In Excel, there are mainly two types of references: Relative and Absolute (although there is another reference called mixed reference). In this article, I am going to explain the difference between an absolute and relative reference.
To demonstrate it in a more understandable manner I am using a sample datasheet. There are 4 columns which are Employe Name, Base Salary, Transport Fee, Provident Fund Rate, and Provident Fund.
Workbook to Practice
Difference of Relative and Absolute References
Relative Cell References in Excel
In Excel, columns are represented Alphabetically and rows numerically. To reference the first cell, you can use A1 where A is the column and 1 in the row.
In Excel, a cell reference is a Relative reference. A cell can be referenced just by specifying the row and the column value. Relative references adjust and change themselves automatically when a formula is copied to another cell or while using AutoFill.
I. Relative References in Excel Formulas
In Excel, if you want to use a formula in a particular cell and want to copy it into another cell then you should use a relative reference; it will relatively change the row and column value.
Here, to find the Total Salary we need to add the Base Salary (Basic Salary) and the Transport Fee. Now, I will sum C4 cell and D4 cell in E4 cell just by selecting those cells.
Here the formula is
The sum of two cells is $3100
II. Copy a Formula Using Relative References
Now I want to do the same sum for the rest of the cells. I will copy the E4 cell and will drag the right icon to the range (E5:E6). Here the same sum occurred but the cell numbers changed respectively.
In relative reference, the Formula moves with the cell. In E10 the cell reference automatically adjusts to the corresponding row C10 and D10
III.When to Use Relative Cell References in Excel
- When we need to create a formula for a certain range and the formula needs to refer to a relative cell reference then we can use it.
- We can create a single formula for one cell then copy it to the rest of the cells where needed.
- Example of Mixed Cell Reference in Excel (3 Types)
- Different Types of Cell References in Excel (With Examples)
Absolute Cell References in Excel
An absolute reference is a fixed reference in a formula. It will only refer to the specific row and columns. It won’t change when the formula is copied to another cell or while using AutoFill. By using the Dollar Sign ($) you can make any cell an absolute.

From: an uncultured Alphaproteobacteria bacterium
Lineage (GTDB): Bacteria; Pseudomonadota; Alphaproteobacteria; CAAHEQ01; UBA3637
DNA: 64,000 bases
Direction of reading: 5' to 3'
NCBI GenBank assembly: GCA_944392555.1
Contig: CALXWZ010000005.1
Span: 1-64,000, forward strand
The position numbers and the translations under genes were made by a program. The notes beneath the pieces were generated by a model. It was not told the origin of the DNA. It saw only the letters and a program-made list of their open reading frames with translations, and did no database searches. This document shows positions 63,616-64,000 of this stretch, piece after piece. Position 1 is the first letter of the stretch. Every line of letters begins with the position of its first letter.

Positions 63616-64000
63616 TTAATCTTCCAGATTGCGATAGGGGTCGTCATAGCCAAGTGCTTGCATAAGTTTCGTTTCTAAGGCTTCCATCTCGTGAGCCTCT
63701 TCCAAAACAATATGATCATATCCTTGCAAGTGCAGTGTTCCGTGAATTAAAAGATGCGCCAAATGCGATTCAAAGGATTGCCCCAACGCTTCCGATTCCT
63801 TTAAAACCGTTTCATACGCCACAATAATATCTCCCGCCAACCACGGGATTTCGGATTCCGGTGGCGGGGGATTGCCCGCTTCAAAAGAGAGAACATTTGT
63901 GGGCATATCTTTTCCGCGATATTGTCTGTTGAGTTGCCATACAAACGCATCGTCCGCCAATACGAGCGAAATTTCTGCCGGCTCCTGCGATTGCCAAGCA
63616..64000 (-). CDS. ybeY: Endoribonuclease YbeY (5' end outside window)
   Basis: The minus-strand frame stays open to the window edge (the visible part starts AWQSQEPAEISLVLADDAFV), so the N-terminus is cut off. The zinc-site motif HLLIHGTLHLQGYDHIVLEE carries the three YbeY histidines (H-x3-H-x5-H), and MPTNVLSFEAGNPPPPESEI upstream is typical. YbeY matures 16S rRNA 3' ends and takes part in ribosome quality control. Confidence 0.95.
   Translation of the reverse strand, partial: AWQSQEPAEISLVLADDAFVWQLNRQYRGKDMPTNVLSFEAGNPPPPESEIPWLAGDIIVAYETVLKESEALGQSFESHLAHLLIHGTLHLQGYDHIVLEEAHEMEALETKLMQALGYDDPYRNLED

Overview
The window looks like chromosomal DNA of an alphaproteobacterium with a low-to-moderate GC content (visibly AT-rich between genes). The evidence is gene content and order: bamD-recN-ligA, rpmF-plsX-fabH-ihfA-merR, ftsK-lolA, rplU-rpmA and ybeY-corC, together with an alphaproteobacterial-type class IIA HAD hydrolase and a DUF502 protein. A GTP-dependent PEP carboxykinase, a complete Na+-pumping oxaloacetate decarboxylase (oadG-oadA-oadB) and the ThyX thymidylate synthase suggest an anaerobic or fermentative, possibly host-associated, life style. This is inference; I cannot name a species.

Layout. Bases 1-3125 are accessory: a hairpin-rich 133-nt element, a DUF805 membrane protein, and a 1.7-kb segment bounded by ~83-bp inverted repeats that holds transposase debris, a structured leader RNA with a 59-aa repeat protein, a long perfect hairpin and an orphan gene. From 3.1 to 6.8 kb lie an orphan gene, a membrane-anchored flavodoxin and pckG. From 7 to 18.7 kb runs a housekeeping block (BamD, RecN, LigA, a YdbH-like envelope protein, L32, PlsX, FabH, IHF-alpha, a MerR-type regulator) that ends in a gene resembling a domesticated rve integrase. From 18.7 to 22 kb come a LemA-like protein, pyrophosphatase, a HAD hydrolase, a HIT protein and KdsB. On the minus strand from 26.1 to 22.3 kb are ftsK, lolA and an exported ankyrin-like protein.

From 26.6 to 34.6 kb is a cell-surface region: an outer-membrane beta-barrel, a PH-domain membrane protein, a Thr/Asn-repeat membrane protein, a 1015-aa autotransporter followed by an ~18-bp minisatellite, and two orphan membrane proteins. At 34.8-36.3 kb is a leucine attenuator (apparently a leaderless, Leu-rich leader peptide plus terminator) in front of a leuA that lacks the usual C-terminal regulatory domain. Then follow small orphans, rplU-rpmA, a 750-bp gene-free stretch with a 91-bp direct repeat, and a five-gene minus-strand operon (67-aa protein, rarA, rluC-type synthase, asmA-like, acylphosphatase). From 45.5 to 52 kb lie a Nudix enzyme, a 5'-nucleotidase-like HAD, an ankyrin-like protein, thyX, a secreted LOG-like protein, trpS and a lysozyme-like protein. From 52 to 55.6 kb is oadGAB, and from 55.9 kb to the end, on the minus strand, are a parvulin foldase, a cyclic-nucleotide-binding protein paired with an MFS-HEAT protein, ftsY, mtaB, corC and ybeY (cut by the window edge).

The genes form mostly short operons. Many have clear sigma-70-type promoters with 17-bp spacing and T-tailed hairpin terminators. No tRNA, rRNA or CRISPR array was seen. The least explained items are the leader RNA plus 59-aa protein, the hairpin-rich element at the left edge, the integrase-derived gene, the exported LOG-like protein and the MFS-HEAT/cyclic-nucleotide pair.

I. Use of Dollar ($) Sign
To make a cell reference absolute we use the Dollar Sign ($). Depending on which types of absolute we need we use the Dollar Sign ($). When a Dollar Sign ($) is added in front of the row or column it means the cell’s values won’t change while copying it to the other cell. That makes a cell reference absolute.
When we want to make both row and column constant then we use the Dollar Sign ($) in front of both row and column, it makes the reference Absolutely Absolute. Here $C$4, both the row and column are absolute.
To make a column reference absolute, put a Dollar Sign ($) before the column. Here $C4 is an absolute column reference as the Dollar Sign ($) is in front of the column so the column will be constant. We also can call it a mixed reference as the column is absolute, but the row is relative.
To make a row reference absolute, insert a Dollar Sign ($) before the row. Here C$4 is an absolute row reference as the Dollar Sign ($) is in front of the row so the row will be constant. It is also a mixed reference.
II. Absolute Reference in Excel Formulas
For the below-given datasheet, I want to calculate Provident Fund depending on the Provident Fund rate.
To calculate the Provident Fund, I will need to multiply the Total Salary and Provident Fund Rate. I used the formula
If I copy the formula to the rest of the cells it won’t show any value as respective rows have no values.
If I make the F4 cell (that contains the provident fund rate) Absolutely Absolute putting Dollar Sign ($) in front of $F$4, it will calculate the Provident Fund of the rest of the cells.
You also can use absolute row F$4. It will give the same result as absolutely absolute because here the row value needs to be constant.
III. When to Use Absolute Cell References in Excel
- When we don’t want to change the cell references while copying the formula then we can use absolute cell references.
- When we have fixed values depending on what we want to use formulas.
- When we want to copy the formula keeping the value constant.
- We can use absolute references in problems like commission, tax rate, provident fund rate, number of months, etc.
Key Difference Between Absolute and Relative Reference
You might have understood the key difference between the two references, just to clarify you I’m mentioning it here.
In Relative reference, it is easy to use and copy the formula anywhere in the cell. I just wrote the formula in the first cell of Total Salary then just copied it in the rest of the cells.
In absolute reference, there is a matter of constant/fixed value. Here I kept the Provident Fund Rate fixed using Dollar Sign ($) then copied it in the rest of the cells.
Switch Between Relative and Absolute Reference
By using the F4 key on the keyboard we can place a Dollar Sign ($) in front of rows and columns.
- One press of F4 will make the cell absolutely absolute $F$4
- Two presses of F4 will make the cell absolute row F$4
- Three presses of F4 will make the cell absolute column $F4
By removing the Dollar Sign ($) from an absolute reference we can make it a relative reference.
In this article, I explained the difference between relative and absolute reference in Excel. Here you will find the reason why these two references are different and how you can use them while copying any formula. You are most welcome to give any kinds of suggestions, feedback, ideas. Feel free to comment down below.